Driver Honors Confederacy by Retiring with Same Number of Wins

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Ray Ciccarelli, a 10th-place thumb who identifies strongly with losers, says he will leave NASCAR at the end of the season.
Ray Ciccarelli, a 10th-place thumb who identifies strongly with losers, says he will leave NASCAR at the end of the season.
Photo: Getty

Imagine being a 50-year-old loser quitting a job you’re terrible at, over a traitor flag you supposedly don’t care about, while acting like a 5-year-old.

Ray Ciccarelli, an owner and truck series driver, said on Instagram that he was ending his racing career after NASCAR announced on Wednesday that it would prohibit the display of the Confederate flag.

“Well its been a fun ride and dream come true but if this is the direction Nascar is headed we will not participate after the 2020 season is over. I don’t believe in kneeling during Anthem nor taken ppl right to fly whatever flag they love,” he wrote in a typo-laden tweet.


“I could care less about the Confederate Flag but there are ppl that do and it doesn’t make them a racist all you are doing is f–king one group to cater to another.”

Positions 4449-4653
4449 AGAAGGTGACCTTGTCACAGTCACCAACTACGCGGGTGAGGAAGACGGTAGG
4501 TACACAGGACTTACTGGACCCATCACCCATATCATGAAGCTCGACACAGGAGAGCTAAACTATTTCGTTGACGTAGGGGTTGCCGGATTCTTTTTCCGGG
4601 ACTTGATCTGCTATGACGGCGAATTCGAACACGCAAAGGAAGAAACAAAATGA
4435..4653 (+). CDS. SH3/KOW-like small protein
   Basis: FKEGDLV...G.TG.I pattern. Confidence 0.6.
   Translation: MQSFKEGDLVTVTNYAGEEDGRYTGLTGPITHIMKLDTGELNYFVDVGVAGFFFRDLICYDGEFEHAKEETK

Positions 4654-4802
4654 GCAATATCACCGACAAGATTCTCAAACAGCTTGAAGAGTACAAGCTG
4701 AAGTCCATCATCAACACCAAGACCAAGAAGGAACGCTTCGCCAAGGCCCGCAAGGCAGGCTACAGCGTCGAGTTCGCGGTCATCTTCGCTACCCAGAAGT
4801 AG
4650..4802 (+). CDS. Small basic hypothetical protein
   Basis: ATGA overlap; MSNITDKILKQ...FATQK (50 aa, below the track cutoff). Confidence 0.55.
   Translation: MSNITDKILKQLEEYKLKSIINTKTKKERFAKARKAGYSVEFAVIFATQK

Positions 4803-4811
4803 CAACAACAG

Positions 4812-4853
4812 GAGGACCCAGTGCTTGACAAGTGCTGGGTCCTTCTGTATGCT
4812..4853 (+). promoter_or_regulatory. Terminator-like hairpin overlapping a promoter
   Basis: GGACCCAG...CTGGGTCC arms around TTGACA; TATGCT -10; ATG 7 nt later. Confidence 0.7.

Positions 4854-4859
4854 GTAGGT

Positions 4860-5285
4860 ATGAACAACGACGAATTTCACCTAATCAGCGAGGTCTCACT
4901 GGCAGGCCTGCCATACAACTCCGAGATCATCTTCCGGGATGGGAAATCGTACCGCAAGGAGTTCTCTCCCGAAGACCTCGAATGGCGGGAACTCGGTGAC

Sure seems like you care, pal! Ciccarelli, like the Confederacy, never came close to winning. He has a 10th-place finish in 18 career races. He also has a series of Instagram posts claiming that white privilege doesn’t exist.


Bubba Wallace, NASCAR’s only full-time black driver, said earlier this week that he wanted the traitor flag removed from races.

In 2015, NASCAR legend Dale Earnhardt Jr. called the flag “offensive to an entire race.”


“It really does nothing for anybody to be there flying. It belongs in the history books, that’s about it,” Earnhardt said.

Ryan McGee, who covers NASCAR for ESPN and is a direct descendent of slave owners, delivered a blistering attack on the “Hate Not Heritage” crowd:

“My forefathers lost that war. I’m glad they lost it. They were on the wrong side of history. They’ve all been dead for more than a century and yet I’ve found myself still working to correct their wrongs. My brother has stood in the same field where the slaves once worked for my family. The man with the deed on the house, holding hands and weeping with the descendants of the people of whom my family once held the deed.

“So, yeah, spare me the arguments about what that flag really means. I know exactly what it means. It means pain. It means anguish. It means embarrassment. It means the most shameful blight on the pages of the history of the United States, and that’s no small achievement.”